Am J Clin Nutr 2017;105(1):136-143.
Sports Med 2017;47(Suppl 1):5-11.

Spring Clean Your Diet, Satisfy Cravings

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If warmer weather and fresh air send you into tidying mode, don’t forget your pantry. Spring clean your pantry and refrigerator and you’ll make better food choices and improve your health in the long run.

Count on Color for Protecting your Body

The colorful compounds in fruits, vegetables and grains protect plants from diseases and pests. In your body they help protect your tissues including skin, bone and muscle, from harm. Think of all forms of produce and grains in a variety of colors (see below). Fresh, frozen, 100% juice, dried or roasted veggie snacks and dried fruits with no added sugar (I often turn to figs and raisins when I want something sweet).

Here’s an example of of what color can do for you:

Orange fruits and vegetables may be protective against bone loss.

Black, deep red and dark purple produce and grains (examples: black rice, purple carrots, 100% grape juice made with Concord grapes, 100% pomegranate juice) are good for artery health; they help expand arteries to accommodate greater blood flow (very important for maintaining healthy blood pressure).

Dark greens are good for skin and eyes. They can help eyes adjust to bright light and also support night vision. Some examples include spinach, kale, turnip greens, collard greens, broccoli, zucchini, Brussels sprouts and romaine lettuce.

Add Snacks that Satisfy Hunger and Taste

When you want to satisfy hunger, look for foods high in protein and fiber. If you want to satisfy hunger and taste at the same time, consider options that fulfill your cravings. Looking for salty and crunchy? Beanitos hint of lime chips are amazing with guacamole. Searching for something sweet? Yogurt parfaits, granola + milk (Purely Elizabeth’s and The Toasted Oat are 2 of my favorites). There are also a number of bars that satisfy hunger and taste at the same time. Check out the newest Luna bars including chocolate dipped coconut (you won’t miss Mounds or Almond Joy). Find a few other crave worthy options here.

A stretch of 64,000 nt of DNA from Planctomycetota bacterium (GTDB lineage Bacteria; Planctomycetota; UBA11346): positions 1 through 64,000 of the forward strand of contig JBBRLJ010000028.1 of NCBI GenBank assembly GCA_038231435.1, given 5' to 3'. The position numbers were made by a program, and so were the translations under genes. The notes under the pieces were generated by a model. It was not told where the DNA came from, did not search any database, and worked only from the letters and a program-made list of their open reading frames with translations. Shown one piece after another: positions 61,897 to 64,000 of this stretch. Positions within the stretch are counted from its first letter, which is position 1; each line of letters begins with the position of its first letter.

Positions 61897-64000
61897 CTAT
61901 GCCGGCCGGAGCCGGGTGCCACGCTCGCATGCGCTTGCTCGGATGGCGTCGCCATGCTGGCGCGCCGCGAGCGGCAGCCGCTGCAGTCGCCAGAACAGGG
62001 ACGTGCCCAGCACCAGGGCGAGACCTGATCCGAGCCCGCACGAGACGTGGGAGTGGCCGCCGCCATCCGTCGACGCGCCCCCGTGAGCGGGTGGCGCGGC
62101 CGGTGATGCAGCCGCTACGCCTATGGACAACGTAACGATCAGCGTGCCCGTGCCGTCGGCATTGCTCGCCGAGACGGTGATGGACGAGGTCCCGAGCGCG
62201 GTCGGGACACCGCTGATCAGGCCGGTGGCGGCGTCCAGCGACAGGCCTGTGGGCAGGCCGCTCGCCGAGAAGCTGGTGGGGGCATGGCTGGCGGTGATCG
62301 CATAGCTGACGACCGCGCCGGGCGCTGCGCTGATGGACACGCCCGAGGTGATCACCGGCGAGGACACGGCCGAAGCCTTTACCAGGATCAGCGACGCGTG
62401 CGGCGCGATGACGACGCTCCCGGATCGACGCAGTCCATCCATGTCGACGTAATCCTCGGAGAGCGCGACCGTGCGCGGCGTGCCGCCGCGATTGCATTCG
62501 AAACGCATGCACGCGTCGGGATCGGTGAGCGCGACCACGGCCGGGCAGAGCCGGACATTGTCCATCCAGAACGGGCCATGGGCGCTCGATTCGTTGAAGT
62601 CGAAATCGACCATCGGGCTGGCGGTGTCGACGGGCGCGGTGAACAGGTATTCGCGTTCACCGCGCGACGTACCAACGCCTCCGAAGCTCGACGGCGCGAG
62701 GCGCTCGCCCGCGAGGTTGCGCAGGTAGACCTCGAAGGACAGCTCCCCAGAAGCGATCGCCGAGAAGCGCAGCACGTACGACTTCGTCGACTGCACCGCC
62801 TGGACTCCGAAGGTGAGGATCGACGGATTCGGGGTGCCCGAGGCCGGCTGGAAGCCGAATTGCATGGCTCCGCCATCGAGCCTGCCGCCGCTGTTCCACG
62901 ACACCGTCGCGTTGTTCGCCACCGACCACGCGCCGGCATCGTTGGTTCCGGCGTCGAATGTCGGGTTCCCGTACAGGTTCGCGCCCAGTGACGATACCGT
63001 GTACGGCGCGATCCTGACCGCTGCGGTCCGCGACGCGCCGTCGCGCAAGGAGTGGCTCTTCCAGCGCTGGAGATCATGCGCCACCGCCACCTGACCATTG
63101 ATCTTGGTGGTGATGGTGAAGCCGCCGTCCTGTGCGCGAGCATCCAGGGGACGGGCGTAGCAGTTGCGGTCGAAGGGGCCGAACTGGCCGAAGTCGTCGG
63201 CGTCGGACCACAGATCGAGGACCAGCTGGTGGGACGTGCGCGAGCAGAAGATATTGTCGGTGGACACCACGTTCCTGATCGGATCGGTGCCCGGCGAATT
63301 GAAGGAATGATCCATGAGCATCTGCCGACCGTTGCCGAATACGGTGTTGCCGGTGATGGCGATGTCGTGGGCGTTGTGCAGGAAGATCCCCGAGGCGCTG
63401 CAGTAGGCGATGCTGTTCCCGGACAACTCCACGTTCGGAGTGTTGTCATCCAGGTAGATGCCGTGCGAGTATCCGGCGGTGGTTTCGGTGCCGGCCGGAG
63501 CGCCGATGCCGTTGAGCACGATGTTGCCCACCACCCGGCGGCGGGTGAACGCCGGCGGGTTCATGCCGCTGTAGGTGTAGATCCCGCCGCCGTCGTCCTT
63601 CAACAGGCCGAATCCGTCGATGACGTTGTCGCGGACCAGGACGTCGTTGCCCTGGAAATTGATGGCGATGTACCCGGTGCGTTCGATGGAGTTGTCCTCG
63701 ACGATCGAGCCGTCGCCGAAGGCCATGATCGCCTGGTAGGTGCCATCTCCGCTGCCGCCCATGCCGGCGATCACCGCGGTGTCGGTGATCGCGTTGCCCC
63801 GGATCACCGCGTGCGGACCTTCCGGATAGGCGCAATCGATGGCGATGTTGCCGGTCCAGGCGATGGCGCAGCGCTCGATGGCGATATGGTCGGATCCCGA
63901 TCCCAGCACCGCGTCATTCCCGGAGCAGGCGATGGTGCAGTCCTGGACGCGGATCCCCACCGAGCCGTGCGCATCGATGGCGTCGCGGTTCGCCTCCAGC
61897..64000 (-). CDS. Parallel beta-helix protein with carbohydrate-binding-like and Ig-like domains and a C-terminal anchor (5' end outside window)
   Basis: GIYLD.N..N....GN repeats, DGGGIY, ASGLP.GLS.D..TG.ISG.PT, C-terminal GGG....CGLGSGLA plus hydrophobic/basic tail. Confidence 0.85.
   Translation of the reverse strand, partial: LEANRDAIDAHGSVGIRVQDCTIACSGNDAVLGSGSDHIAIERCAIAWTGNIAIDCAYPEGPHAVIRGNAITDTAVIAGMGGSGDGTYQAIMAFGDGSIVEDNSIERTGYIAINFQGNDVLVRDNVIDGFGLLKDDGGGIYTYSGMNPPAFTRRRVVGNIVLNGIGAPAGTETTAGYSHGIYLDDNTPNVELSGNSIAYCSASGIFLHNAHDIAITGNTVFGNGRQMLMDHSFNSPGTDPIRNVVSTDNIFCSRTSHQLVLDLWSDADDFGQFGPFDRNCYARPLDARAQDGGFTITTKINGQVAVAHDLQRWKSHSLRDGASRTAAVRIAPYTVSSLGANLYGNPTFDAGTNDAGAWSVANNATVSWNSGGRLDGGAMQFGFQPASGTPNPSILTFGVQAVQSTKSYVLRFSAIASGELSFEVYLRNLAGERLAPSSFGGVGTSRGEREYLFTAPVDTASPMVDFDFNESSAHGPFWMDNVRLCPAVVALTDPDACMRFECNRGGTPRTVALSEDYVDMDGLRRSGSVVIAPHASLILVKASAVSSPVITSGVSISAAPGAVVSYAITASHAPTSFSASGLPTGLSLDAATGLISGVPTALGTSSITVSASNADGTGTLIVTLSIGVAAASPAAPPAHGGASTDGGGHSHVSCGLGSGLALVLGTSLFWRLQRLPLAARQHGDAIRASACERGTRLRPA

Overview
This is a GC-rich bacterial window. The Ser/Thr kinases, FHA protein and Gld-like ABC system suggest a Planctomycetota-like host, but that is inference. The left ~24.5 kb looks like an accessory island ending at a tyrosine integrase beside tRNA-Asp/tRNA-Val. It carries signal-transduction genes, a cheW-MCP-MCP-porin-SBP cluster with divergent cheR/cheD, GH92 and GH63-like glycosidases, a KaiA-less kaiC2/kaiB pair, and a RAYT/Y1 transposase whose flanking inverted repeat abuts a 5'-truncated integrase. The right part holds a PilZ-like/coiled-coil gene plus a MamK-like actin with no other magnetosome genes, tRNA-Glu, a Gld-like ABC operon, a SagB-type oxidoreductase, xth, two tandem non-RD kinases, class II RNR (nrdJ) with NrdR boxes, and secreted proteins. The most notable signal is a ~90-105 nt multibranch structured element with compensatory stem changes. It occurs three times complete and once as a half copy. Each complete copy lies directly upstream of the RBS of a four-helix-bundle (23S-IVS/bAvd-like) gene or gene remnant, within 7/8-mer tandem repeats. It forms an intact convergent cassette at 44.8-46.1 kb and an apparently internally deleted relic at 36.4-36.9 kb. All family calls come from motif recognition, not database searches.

Discover Missing Nutrients

Vitamin D has been the rage for years but there are other nutrients that are ‘shortfall nutrients,’ those most of us do not consume in adequate amounts. Among them are potassium and magnesium.  Potassium is important for healthy blood pressure, nerve and muscle functioning and removing waste products from cells. Branch out from bananas and consider including leafy greens, carrots and potatoes and citrus fruits such as oranges and grapefruits for potassium. Think out of the box with kale chips, roasted carrots and potatoes or slow cooker vegetables with potatoes. Magnesium is  necessary for muscle and nerve functioning, blood sugar control, bone health, blood pressure regulation, energy production and normal heart rhythm. It also helps with sleep and muscle relaxation. Get a little more magnesium with beans, nuts, seeds, dark green leafy veggies, avocados and potatoes.

In addition to focusing on the food mentioned here, place foods you want to consume at eye level and treats you want to eat rarely in the back of the cabinet or bottom of the freezer out of sight and reach. Chances are, you’ll forget they are there.